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People are hating on Benetton’s new “Unhate” ad campaign

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Italian fashion brand Benetton is no stranger to controversial ad campaigns. Back in the '80s, their "United Colors of Benetton" campaign, spearheaded by photographer Oliviero Toscani, was a multiracial conversation-starter that touched on issues that had nothing to do with clothing, such as AIDS and abortion. A 1991 ad famously featured a priest and nun kissing, and now, launched in Paris today, Benetton's new "Unhate" campaign is stirring the pot once again. 

The campaign features a series of six photoshopped images of world leaders engaged in startling mouth-to-mouth kisses. The smooching pairs include President Obama and China's Hu Jintao, Obama and Venezuela's Hugo Chavez, Israel's Benjamin Netanyahu and Palestine's Mahmoud Abbas (perhaps the least likely pairing), North Korea's Kim Jong-Il and his South Korean counterpart Lee Myung-bak, the Pope and Egypt's Ahmed al-Tayed, Sheikh of the Al-Azzhar mosque, and the lone heterosexual couple, France's Nicholas Sarkozy and Germany's Angela Merkel.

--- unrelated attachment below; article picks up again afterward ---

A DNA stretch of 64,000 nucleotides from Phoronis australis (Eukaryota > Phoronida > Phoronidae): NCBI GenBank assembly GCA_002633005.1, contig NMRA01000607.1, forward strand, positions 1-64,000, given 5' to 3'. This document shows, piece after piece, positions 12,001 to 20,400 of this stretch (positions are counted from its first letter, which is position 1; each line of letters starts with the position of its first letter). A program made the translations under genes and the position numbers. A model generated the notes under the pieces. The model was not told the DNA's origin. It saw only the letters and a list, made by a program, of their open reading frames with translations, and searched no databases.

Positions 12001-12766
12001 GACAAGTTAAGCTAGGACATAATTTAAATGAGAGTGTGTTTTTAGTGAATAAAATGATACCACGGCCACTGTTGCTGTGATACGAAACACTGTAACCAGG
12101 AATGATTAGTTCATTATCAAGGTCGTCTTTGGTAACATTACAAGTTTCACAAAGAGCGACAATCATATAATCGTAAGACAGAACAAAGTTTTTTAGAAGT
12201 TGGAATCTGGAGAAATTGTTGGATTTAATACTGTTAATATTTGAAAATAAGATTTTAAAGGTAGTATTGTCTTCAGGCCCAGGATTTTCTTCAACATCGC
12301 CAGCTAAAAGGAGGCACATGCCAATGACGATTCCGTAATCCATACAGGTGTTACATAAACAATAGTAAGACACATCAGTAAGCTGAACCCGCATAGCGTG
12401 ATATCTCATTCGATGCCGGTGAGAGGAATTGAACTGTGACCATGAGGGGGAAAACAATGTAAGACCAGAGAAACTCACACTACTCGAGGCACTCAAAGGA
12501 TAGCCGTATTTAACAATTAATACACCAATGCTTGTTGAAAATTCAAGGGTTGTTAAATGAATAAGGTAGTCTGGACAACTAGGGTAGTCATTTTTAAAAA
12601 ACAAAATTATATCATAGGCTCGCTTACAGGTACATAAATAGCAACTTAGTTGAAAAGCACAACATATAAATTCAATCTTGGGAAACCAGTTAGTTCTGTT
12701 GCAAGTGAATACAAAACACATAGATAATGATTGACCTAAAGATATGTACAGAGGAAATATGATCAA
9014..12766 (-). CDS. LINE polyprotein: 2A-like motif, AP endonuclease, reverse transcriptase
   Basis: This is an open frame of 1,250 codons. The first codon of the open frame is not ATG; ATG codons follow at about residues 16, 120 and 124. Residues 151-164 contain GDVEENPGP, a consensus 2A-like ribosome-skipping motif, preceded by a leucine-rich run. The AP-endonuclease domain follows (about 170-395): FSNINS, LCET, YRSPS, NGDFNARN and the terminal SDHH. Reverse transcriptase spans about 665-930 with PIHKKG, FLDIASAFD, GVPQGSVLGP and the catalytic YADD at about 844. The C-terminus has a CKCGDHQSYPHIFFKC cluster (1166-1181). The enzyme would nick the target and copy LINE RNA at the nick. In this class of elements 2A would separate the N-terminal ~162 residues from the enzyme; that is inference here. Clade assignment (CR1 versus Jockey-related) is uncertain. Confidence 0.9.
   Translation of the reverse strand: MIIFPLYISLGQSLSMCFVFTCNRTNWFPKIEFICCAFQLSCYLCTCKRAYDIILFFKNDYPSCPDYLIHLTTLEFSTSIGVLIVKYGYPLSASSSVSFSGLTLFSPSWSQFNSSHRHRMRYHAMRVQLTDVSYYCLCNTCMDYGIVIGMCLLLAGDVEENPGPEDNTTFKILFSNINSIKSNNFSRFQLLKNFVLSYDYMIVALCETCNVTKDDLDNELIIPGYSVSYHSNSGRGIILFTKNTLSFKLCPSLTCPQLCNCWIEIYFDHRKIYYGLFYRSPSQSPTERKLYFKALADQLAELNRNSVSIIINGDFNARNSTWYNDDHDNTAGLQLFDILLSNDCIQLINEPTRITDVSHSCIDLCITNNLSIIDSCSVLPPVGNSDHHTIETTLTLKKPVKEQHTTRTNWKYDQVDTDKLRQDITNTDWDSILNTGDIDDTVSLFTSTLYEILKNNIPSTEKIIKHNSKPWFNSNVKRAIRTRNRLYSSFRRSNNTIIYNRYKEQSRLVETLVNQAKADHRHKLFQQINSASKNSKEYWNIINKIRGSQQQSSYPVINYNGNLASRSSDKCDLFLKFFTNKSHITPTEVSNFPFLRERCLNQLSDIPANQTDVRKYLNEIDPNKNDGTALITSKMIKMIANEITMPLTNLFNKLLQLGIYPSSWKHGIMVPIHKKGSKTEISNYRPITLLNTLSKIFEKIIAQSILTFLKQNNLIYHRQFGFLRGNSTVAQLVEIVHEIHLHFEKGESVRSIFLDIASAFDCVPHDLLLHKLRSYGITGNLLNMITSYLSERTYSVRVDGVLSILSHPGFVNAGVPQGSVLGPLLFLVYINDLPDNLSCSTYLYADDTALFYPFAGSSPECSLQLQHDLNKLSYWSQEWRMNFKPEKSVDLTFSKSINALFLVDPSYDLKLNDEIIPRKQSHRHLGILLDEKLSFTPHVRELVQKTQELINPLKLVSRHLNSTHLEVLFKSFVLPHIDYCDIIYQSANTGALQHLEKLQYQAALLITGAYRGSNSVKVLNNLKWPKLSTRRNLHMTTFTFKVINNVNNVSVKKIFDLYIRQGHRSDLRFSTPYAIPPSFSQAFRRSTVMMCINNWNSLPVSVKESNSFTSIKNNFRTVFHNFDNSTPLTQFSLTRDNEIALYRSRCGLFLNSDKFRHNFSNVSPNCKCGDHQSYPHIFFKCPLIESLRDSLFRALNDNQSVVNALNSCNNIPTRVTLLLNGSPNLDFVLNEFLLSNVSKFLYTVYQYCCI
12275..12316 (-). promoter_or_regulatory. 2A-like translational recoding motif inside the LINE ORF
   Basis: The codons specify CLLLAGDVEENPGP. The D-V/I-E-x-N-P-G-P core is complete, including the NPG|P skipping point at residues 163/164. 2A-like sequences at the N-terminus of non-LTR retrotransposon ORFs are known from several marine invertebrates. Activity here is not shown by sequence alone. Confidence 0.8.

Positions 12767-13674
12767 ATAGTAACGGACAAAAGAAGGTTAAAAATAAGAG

Benetton has also rolled out a guerrilla initiative to accompany the risky campaign, even after company lawyers acknowledged the possibility of adverse legal consequences, considering the global luxury brand's presence in 120 countries. There's no disputing the fact that the intended message is a positive one by Benetton, who are looking to kickstart their stagnant sales over the last decade. Over the same period, competitors like Zara, who have quadrupled their sales since 2000, have had much greater success.

Alessandro Benetton, deputy Chairman of Benetton Group SpA, said the inspiration for the ads came from a famous 1979 embrace between the Soviet Union's Leonid Brezhnev and East Germany's Erich Honecker. He explained the controversial campaign further:

"While global love is still a utopia, albeit a worthy one, the invitation 'not to hate,' to combat the 'culture of hatred,' is an ambitious but realistic objective. At this moment in history, so full of major upheavals and equally large hopes, we have decided, through this campaign, to give widespread visibility to an ideal notion of tolerance and invite the citizens of every country to reflect on how hatred arises particularly from fear of 'the other' and of what is unfamiliar to us."